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From Martin Sebor <se...@roguewave.com>
Subject Re: svn commit: r668318 - in /stdcxx/branches/4.3.x: include/rw/_tuple.h include/rw/_tuple_traits.h include/tuple tests/utilities/20.tuple.cnstr.cpp
Date Mon, 23 Jun 2008 23:58:40 GMT
Eric Lemings wrote:
>  
[...]
>> Please follow the established convention and drop the spaces
>> before class and before the closing pointy brace. Thanks! :)
> 
> It would be a lot easier if these conventions were actually ESTABLISHED.
> Until they are established, we're going to be constantly running into
> this problem.  Don't you agree?

They are fully established (grep for "< class" vs "<class" in our
sources), they're just not formally documented. In the absence of
documentation I suggest you follow the style used in existing code.
It's not that different from the style used in most other projects
including those at Rogue Wave.

> 
> I can start a Wiki page for this unless you'd prefer to do it.

Starting a page on coding style sounds like a great idea.

> 
[...]
>>> +template < class _HeadT, class... _TailT >
>> In the interest of consistency we should adopt the same naming
>> convention for the names of variadic template parameters. We
>> have _TypeT and and Types in traits, _HeadT and _TailT here,
>> and TTypes and UTypes in the standard. Which one should it
>> be?
> 
> It is my opinion that the T and U prefixes/suffixes are only necessary
> in binary contexts; i.e. where there are two different types or type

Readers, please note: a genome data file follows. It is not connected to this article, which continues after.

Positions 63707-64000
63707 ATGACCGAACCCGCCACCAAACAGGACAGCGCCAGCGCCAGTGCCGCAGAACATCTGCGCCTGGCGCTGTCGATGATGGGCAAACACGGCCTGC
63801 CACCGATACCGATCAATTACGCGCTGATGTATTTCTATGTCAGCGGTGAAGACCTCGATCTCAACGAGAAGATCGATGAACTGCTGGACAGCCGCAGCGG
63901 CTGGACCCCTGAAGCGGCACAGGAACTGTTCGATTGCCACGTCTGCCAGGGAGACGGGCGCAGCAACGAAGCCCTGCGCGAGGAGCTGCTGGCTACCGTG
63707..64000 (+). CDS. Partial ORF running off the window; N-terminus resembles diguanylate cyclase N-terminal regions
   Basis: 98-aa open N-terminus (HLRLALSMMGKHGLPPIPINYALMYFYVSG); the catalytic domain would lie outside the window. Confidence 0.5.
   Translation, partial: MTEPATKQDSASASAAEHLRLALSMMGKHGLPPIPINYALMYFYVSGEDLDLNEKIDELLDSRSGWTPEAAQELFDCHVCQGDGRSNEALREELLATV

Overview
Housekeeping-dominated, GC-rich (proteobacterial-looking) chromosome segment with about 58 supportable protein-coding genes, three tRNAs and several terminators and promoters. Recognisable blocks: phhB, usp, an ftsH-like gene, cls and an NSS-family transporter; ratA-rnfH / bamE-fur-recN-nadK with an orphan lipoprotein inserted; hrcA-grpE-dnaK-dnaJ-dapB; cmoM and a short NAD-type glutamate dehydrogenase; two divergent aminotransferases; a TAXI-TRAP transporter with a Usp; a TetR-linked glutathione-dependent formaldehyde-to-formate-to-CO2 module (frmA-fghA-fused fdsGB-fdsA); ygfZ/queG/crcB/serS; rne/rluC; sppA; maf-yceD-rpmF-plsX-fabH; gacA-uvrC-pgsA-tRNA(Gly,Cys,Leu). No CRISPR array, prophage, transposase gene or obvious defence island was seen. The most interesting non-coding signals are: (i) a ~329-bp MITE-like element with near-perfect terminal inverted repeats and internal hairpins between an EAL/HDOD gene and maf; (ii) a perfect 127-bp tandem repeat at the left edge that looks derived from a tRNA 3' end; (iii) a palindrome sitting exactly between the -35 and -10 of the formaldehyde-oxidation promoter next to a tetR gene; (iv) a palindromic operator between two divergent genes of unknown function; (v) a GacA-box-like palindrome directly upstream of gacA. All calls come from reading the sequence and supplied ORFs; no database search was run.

> lists.

That may be the case but...

> Otherwise, we should use just a plain "Type" name.

...we have an established convention that has the T at the end.
I'm opposed to using different conventions for new vs existing
code and I see no compelling reason to change the thousands of
lines of existing code to conform to a different convention.

What I'd like us to do is establish a convention to use for
variadic templates. The convention that makes the most sense
to me is one that builds on the existing convention for
ordinary (non-variadic) templates. Of the three choices that
I gave initially:

   template <class _TypeT, class... _Types>     // in type traits
   template <class _HeadT, class... _TailT>     // in tuple
   template <class _TType, class... _UTypes>    // in the spec

the one that fits the bill is the first one:

   template <class _TypeT, class... _Types>

We can tweak the name of the parameter pack but I don't see
how we can change the name of the first parameter without
deviating from the current convention.

> 
> Furthermore, generic "Type" names should only be used in truly
> generic contexts; i.e. contexts where just about any type can be
> used.  Otherwise, the name should imply the restrictions/requirements
> on the type; e.g. _ScalarType, _IntConst.  In the recursive tuple
> case, using generic names would make the code much harder to follow
> IMHO.

For the non-variadic case this is quite elegantly handled by
concepts. For example, the new variadic function template
std::min() currently declared in the working paper like so:

   template <class T, ... Args>
   const T& min (const T& a, const Args&... args);

becomes:

   template <LessThanComparable T, LessThanComparable... Args>
   requires SameType<T, Args...>
   const T& min (const T& a , const Args&... args);

> 
> 
[...]
>>> +template <int _Index, class ... _Types>
>>> +_TYPENAME tuple_element<_Index, tuple<_Types...> >::type const&
>> The const should come before tuple_element.
> 
> For style?  They are semantically equivalent though, aren't they?
> BTW, this is how it is specified in the draft.

Yes, we discussed consistency at the last meeting. IIUC, the editor
is going to make the appropriate changes to bring the new text into
accord with the existing convention (i.e., change "T const&" to
"const T&").

Martin

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